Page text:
It’s hoped that a survey starting this month will establish whether warmer and wetter winters are causing hedgehogs to go hungry.

The People’s Trust for Endangered Species (PTES) and the British Hedgehog Preservation Society want to find out whether climate change is impacting on hedgehogs emerging from hibernation. ‘Mild, wet winters are bad for mammals that hibernate,’ comments PTES hedgehog officer Henry Johnson. ‘Warmer temperatures stimulate them to wake up when there’s no food for them and flooding is obviously not great for animals that hibernate underground or in vegetation.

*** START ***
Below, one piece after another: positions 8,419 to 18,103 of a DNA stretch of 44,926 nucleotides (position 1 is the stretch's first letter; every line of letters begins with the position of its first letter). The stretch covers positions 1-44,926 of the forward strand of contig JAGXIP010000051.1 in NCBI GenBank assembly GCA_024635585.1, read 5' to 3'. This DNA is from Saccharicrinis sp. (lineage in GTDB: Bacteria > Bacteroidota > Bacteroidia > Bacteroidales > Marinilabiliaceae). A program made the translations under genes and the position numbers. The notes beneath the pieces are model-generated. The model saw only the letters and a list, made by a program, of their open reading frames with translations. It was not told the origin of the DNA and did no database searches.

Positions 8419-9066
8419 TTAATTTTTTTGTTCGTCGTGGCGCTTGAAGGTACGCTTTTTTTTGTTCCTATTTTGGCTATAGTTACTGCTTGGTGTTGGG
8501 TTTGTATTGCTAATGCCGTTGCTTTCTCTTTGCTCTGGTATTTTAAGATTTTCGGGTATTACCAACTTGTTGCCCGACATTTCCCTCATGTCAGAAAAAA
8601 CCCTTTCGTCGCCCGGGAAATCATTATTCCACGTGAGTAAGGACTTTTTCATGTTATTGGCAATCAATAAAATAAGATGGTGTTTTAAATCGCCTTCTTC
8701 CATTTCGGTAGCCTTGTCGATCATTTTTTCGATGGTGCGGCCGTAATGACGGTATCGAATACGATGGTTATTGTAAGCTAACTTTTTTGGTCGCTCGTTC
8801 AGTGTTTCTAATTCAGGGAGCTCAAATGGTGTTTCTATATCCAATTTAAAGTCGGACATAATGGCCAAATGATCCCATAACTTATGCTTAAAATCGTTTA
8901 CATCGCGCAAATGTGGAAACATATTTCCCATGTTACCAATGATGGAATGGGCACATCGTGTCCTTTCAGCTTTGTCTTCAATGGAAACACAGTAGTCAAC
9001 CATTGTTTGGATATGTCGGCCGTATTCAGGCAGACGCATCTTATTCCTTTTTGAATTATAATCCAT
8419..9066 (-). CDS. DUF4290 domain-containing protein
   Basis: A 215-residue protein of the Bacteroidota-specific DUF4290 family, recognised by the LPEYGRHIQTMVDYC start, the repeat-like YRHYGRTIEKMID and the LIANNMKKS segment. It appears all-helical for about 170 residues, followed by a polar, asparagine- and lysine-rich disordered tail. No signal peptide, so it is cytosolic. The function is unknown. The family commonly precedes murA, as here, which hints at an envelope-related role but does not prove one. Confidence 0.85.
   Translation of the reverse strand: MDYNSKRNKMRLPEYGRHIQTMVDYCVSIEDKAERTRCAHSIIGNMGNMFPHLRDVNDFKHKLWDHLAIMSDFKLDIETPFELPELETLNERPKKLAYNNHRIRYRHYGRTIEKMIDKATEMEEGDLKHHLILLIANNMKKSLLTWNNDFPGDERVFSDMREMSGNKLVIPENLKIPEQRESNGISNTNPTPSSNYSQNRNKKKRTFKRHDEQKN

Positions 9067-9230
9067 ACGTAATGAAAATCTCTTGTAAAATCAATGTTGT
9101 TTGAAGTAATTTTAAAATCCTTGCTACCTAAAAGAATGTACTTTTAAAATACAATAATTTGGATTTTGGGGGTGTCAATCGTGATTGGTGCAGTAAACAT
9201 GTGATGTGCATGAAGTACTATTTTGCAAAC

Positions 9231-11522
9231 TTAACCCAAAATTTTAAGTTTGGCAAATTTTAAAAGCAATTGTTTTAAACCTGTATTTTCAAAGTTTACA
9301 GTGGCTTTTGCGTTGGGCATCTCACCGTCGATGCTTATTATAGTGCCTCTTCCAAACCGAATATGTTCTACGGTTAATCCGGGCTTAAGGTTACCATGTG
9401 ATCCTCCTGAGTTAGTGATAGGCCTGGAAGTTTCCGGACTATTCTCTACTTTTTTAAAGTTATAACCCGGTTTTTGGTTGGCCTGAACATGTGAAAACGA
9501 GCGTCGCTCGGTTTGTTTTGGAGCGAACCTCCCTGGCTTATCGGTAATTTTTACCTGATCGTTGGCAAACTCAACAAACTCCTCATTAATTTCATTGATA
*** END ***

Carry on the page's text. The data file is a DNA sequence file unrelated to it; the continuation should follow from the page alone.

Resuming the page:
* Subscribe to Country Life and save

The PTES estimates that hedgehog numbers have plummeted from 36 million to just one million in the past 60 years due to habitat loss, a dearth of earthworms, beetles, slugs and caterpillars (due to the efficacy of pesticides), larger field sizes, predation by badgers and sterile suburban gardens. To take part, visit www.hedgehogstreet.org

* Follow Country Life on Twitter